1972: Avon launches the historical romance genre…

Avon launches the historical romance genre when it publishes Kathleen Woodiwiss’s The Flame and the Flower, a historical romance with a strong female lead and sexual situations that go a step beyond the tame romances of earlier eras. More

Eugene Exman and Martin Luther King

Shortly after the Montgomery bus boycott of 1955 and ‘56, Harper & Brothers religious books editor Eugene Exman left New York City for Alabama and secured a meeting with Martin Luther King Jr. More

Social Change: Women Writers

In the mid-late 1800s, Harper & Brothers reprinted several milestone titles in the history of British feminist literature as well as the global canon, such as Emily Brontë’s Wuthering Heights (1847), Charlotte Brontë’s Jane Eyre (1847), and Anne Brontë’s The Tenant of Wildfell Hall (1848), as well as George Eliot’s Middlemarch (1872). More

Garth Williams, Illustrator

Garth Williams was a little-known but talented young illustrator when he was commissioned by Ursula Nordstrom, head of Harper’s Department of Books for Boys and Girls, to illustrate the classic Stuart Little by E. B. White. More

Social Change: Thomas Nast, Illustrator

Illustrator Thomas Nast first made his name documenting the Civil War in all its gruesome reality, but he is best known for developing the political cartoon form and our modern depictions of Santa Claus. More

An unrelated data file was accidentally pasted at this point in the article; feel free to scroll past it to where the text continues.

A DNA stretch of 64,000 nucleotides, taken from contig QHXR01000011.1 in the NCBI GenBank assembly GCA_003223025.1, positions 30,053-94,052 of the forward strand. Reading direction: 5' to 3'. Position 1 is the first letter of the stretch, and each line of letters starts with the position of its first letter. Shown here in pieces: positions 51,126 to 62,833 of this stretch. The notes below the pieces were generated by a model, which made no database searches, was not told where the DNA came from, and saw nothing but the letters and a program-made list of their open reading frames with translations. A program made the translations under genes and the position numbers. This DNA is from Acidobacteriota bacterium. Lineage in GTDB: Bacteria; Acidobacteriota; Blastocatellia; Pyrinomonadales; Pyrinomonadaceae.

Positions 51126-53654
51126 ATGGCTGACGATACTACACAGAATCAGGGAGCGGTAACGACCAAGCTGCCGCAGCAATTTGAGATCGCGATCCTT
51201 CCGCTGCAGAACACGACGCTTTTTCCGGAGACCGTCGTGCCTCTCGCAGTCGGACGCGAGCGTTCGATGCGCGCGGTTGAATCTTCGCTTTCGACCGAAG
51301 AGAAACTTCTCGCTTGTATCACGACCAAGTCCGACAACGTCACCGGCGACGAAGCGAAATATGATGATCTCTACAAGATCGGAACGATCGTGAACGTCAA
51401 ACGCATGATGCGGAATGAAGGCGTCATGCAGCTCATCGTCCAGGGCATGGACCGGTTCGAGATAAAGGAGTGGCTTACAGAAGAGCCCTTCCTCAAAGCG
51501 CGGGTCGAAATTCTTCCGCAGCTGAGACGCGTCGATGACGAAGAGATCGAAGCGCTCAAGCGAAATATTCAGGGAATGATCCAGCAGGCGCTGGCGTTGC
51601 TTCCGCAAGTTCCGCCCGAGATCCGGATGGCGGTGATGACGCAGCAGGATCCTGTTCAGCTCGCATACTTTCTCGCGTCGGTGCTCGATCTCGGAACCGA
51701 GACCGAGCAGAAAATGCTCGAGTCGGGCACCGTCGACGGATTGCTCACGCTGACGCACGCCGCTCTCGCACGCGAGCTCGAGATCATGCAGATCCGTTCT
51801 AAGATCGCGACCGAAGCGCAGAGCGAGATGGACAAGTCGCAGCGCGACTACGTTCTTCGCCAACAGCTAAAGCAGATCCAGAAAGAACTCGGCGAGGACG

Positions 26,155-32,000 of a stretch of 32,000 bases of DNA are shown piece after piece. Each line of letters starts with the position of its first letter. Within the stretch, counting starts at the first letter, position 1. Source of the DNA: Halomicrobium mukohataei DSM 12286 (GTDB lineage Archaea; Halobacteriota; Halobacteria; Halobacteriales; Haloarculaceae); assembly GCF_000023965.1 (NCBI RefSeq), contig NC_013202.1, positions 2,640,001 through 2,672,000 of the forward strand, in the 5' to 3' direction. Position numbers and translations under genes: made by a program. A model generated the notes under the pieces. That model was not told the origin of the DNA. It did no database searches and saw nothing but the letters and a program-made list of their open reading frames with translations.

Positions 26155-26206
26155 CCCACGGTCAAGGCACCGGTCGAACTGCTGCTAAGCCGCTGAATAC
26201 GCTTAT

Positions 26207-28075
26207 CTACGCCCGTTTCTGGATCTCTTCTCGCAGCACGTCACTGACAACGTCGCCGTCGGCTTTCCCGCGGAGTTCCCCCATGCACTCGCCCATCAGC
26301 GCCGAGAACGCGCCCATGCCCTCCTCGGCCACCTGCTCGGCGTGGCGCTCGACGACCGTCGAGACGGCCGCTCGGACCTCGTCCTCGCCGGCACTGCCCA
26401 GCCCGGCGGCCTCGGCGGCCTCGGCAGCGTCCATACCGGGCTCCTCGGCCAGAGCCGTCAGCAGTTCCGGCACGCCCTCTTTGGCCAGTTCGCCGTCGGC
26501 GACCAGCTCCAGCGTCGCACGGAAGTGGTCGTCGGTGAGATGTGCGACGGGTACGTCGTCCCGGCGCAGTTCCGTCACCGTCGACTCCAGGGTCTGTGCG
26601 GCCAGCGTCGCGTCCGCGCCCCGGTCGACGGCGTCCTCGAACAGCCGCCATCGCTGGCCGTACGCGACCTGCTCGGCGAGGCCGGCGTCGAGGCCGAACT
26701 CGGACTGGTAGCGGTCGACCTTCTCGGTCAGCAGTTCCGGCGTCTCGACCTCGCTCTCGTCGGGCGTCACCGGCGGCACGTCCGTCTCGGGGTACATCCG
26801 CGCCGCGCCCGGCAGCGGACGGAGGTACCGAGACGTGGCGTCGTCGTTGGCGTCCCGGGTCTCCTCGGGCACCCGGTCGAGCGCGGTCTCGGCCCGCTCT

Gabriel García Márquez

Gabriel García Márquez drew on his childhood experiences in Colombia when crafting the story of the fictional Buendía family in the classic One Hundred Years of Solitude. More

Native Son

Wright’s unsparing reflection on what it means to be black in America. More

Judith Kerr: Beyond The Tiger Who Came to Tea

Collins author Judith Kerr may be best known in the UK for her classic children’s picture books The Tiger Who Came to Tea and Mog the Forgetful Cat, but she is also renowned for her powerful autobiographical novels about her childhood and young adulthood. More

Education and Publishing

Beginning in 1830, the Harper brothers believed that the increasingly literate populace might clamor for turnkey collections. More

Tales of the City

First book in Maupin’s acclaimed and groundbreaking series documenting San Francisco’s underground and gay culture. More